5 ‘Dividend Aristocrats’ With Big Upside

  • The jury is still out on whether markets have found a bottom, or are even close to one.
  • The uncertainty creates opportunities to buy great companies with reliable dividend payouts cheaply.
  • A stock market expert names 5 of the most undervalued ‘dividend aristocrats’ in the market.

Even with major indices in bear markets, the jury is still out on whether stocks have found a bottom, or are even close to one. 

With the

Federal Reserve

indicating there will be no let-up in rate hiking any time soon, and inflation stubbornly high, further


looks likely.

All this uncertainty may be daunting for investors, but it creates opportunities to buy great companies with reliable dividend payouts cheaply.

“In times of market turbulence, one of the safest investments is in the so-called dividend aristocrats — companies that have consistently paid and raised dividends for more than 25 consecutive years,” said Maxim Manturov, head of investment advice at online broker Freedom Finance Europe. 

“Although many dividend aristocrats are not high-yield investments, they provide their shareholders with a steady cash flow, even in domestic and global economic crises.” 

Manturov and his team have identified five undervalued dividend aristocrats for investors to consider.


“Polaris specialises in the manufacture and sale of high-capacity off-road vehicles and snowmobiles, motorbikes, and powerboats,” he said. “Unlike most dividend aristocrats, the company has not yet reached its financial maturity; its revenues have grown at an average annual rate of 12.03% over the past five years.” 

“At the same time, management believes that sales will grow by an average of 7% to 9% a year over the next five years, and the customer base could grow by 50% over the next ten years. Notably, the fastest-growing segment of the company’s customer base is millennials.”

Two years ago, Polaris earned its status as a dividend aristocrat, he noted. The company delivers a

dividend yield

of 2.57% with a payout ratio of 31.12%.

“Dividends are not the only tool Polaris uses to reward shareholders. Through buybacks, the company’s management plans to reduce the number of shares by at least 10% over the next five years. Wall Street analysts value the stock at $131, implying a 29.7% upside potential.”

V.F. Corporation 

“The company specializes in manufacturing, marketing, and selling branded clothing, footwear, and related products in North and South America, Europe, and the Asia Pacific,” Manturov said. ‘The company’s portfolio includes well-known brands such as The North Face, Timberland, Vans, and Supreme.” 

“Despite short-term disruptions due to supply chain issues and economic weakness in China, we believe that VFS will grow faster than most competitors and maintain its brand recognition advantage in the longer term. As a result, management forecasts that sales will grow by an average of 7 to 8% in the coming years.”

The average price target from investment banks is $59, implying a growth potential of 27.8%, Manturov added. 


“Walmart has several growth drivers in the long term: the company’s e-commerce segment is still growing and has a low penetration rate. In addition, Flipkart India, in which Walmart has a 75% stake, is planning an IPO in 2022-2023, which could lead to a revaluation of the company’s stock.”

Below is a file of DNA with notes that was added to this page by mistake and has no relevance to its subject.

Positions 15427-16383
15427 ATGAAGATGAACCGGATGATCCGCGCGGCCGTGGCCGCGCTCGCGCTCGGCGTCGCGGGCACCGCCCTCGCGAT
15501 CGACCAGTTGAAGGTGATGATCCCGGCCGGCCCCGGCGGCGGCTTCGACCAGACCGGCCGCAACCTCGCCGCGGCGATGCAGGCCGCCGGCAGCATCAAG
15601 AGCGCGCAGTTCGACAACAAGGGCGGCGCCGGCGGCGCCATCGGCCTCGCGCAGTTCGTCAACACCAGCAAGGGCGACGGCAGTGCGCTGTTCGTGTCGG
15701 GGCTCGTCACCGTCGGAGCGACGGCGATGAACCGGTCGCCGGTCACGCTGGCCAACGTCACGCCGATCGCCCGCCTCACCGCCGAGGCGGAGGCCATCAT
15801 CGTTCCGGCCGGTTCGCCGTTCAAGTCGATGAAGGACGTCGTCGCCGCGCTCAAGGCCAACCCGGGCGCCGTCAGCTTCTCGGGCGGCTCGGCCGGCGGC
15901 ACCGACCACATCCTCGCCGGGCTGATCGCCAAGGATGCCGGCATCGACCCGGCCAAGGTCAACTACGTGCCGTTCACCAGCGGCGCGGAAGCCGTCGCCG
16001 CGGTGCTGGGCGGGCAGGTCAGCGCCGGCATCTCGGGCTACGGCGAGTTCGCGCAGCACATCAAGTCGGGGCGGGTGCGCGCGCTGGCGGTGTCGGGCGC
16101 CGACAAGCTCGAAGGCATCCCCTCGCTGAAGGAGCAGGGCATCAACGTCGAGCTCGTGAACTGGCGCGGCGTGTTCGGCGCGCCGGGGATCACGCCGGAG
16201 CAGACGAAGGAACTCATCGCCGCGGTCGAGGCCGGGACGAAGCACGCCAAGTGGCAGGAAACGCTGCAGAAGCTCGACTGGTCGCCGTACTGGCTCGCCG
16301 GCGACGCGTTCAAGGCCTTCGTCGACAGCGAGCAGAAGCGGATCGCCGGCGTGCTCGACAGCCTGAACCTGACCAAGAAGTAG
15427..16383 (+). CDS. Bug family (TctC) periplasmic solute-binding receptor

Regardless of market conditions, the share price will be supported by dividends, which the company has been paying out steadily since 1989, Manturov said. The current yield is 1.86%, with a payout ratio of 27.23%. 

He added that the Wall Street consensus for fair market value of Walmart shares is $157, which provides investors with a 31% upside potential. 


“AT&T has recently taken several major steps to reformat its business and reduce its debt burden,” Manturov said. “In particular, the company spun off DirecTV, sold other non-core assets and spun off and merged WarnerMedia with Discovery. AT&T suggests that the upgrade will allow the company to focus on expanding its 5G and


networks to keep pace with its main competitors.”

He added AT&T will continue to perform well. In the first quarter of 2022, the company attracted a record number of new communications subscribers and reported a growing number of 5G customers. More than 691,000 new postpaid subscribers have joined in the first 3 months since the beginning of the year. 

“AT&T is one of the attractive dividend aristocrats, thanks to its solid business and high dividend payout,” Manturov said. ‘The company currently has a dividend yield of 5.56%. In addition, it trades quite cheaply on multiples which could make the stock more resilient during a

bear market



“IBM continues to evolve and carve out niches in promising new trends,” Manturov said. “IBM has been trying to reshape its own business model for the last few years. The company is betting on keeping the demand for cloud solutions high, so it is actively transforming the business in that direction.” 

IBM’s hybrid cloud tools allow customers to integrate their own IT systems with public clouds, he noted, creating a combination of a secure private IT infrastructure along with the ability to rapidly expand IT capacity through the public cloud ecosystems of Microsoft, Amazon and Alphabet.

Manturov added that IBM has been steadily increasing its dividend payout. The last increase was in May this year, bringing the payout to $1.65 per quarter, with an annual dividend yield of 4.79%.  

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